The group that organizes the popular ARTrails program underway this weekend has run out of money and has laid off its four-person staff.
The Arts Council of Sonoma County, a nonprofit founded in 1984 to represent the county's art community, was forced to take the drastic step this week after private grant funds dried up, said board chairman and author Tom Lombardo.
“Our staff members are incredible people who are dedicated to the arts,” Lombardo said. “We put off the denouement as long as we possibly could.”
Four board members have resigned and the group is now in debt, though Lombardo declined to say how much.
“We need a CPA to help us understand the books before we can comment on them with integrity,” Lombardo said.
The board recently discovered that for some time the group's executive director, Jennifer Sloan, “was not providing the Board with critical information, including financial information that could have informed decision making,” Lombardo said.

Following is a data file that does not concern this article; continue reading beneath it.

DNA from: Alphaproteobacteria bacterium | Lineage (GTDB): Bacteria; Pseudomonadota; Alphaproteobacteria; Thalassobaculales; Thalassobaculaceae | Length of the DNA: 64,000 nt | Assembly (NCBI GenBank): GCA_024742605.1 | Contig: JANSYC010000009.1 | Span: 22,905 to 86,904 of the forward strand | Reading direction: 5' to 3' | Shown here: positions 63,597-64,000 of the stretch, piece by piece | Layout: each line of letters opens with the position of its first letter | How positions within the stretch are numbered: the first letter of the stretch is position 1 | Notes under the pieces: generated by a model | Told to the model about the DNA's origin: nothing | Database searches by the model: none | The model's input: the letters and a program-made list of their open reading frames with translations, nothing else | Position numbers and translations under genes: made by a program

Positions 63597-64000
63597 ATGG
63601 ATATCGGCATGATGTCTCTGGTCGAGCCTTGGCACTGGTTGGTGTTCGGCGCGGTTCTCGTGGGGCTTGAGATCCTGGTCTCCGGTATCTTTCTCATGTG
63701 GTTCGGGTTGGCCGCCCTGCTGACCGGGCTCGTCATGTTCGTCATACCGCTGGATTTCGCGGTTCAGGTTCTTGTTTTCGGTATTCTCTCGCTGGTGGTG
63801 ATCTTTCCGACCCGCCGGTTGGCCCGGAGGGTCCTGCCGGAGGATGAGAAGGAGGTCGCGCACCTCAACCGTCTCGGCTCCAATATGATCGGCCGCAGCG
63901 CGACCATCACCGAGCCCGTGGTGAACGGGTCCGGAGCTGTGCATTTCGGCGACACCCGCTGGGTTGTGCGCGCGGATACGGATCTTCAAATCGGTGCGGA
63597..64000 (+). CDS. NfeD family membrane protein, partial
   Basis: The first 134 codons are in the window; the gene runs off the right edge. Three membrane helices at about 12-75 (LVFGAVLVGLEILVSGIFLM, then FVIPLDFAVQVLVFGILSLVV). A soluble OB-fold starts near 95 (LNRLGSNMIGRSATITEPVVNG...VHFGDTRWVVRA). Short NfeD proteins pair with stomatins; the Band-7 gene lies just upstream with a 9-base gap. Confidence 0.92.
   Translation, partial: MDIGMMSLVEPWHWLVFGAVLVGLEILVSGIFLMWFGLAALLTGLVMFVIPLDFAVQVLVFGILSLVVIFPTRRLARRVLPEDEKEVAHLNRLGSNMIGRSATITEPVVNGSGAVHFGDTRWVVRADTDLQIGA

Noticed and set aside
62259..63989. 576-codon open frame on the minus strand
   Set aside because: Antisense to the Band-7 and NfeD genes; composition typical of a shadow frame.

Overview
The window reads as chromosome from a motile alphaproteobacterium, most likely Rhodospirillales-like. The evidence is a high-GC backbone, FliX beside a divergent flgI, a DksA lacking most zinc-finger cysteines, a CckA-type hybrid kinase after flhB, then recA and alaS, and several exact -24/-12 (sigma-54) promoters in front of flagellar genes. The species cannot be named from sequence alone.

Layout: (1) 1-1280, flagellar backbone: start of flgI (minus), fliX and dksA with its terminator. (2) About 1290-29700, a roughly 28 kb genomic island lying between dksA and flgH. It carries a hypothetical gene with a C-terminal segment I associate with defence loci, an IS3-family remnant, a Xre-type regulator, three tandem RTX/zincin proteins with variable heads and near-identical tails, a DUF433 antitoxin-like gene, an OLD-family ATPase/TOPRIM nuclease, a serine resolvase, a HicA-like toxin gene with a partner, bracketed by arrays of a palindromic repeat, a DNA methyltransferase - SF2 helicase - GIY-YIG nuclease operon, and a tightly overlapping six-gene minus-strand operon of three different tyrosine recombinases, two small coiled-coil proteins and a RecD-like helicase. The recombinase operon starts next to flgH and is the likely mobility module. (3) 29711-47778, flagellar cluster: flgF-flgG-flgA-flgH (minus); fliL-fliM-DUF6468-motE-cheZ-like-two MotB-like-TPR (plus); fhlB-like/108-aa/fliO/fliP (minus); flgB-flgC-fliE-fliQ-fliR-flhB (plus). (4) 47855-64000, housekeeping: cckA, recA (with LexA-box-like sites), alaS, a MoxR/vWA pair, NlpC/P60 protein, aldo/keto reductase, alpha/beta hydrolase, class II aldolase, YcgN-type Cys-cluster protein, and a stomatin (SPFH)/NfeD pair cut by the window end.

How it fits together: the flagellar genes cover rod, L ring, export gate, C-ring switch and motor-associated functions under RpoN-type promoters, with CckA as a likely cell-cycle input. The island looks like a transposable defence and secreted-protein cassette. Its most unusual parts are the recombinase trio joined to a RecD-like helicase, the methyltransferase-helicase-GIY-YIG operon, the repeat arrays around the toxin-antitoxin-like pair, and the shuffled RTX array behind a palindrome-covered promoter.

Once a full accounting is made the board will make the findings public, he said. Sloan was among those laid off. She could not be reached for comment.
John Moran, who worked for the organization for eight years focusing on information technology and performing arts, said he and others were called into the group's Rohnert Park offices and given the news Monday.
“I am, as they say in my country, gob-smacked,” said Moran, a native of England. He said he knew the organization was struggling but had no idea it was at risk of shutting down.
The other staffers laid off were ARTrails manager Vicky Kumpfer, and Courtney Arnold, who helped seek grants.
This weekend's ARTrails Open Studios program, which features more than 160 artists welcoming the public into their studios, will be unaffected by the layoffs, Lombardo said.
The council suffered from a series of financial challenges. The first was when the California Arts Council cut its funding for budget reasons about 10 years ago. That forced the group to seek private funding to stay alive. It was successful for a time.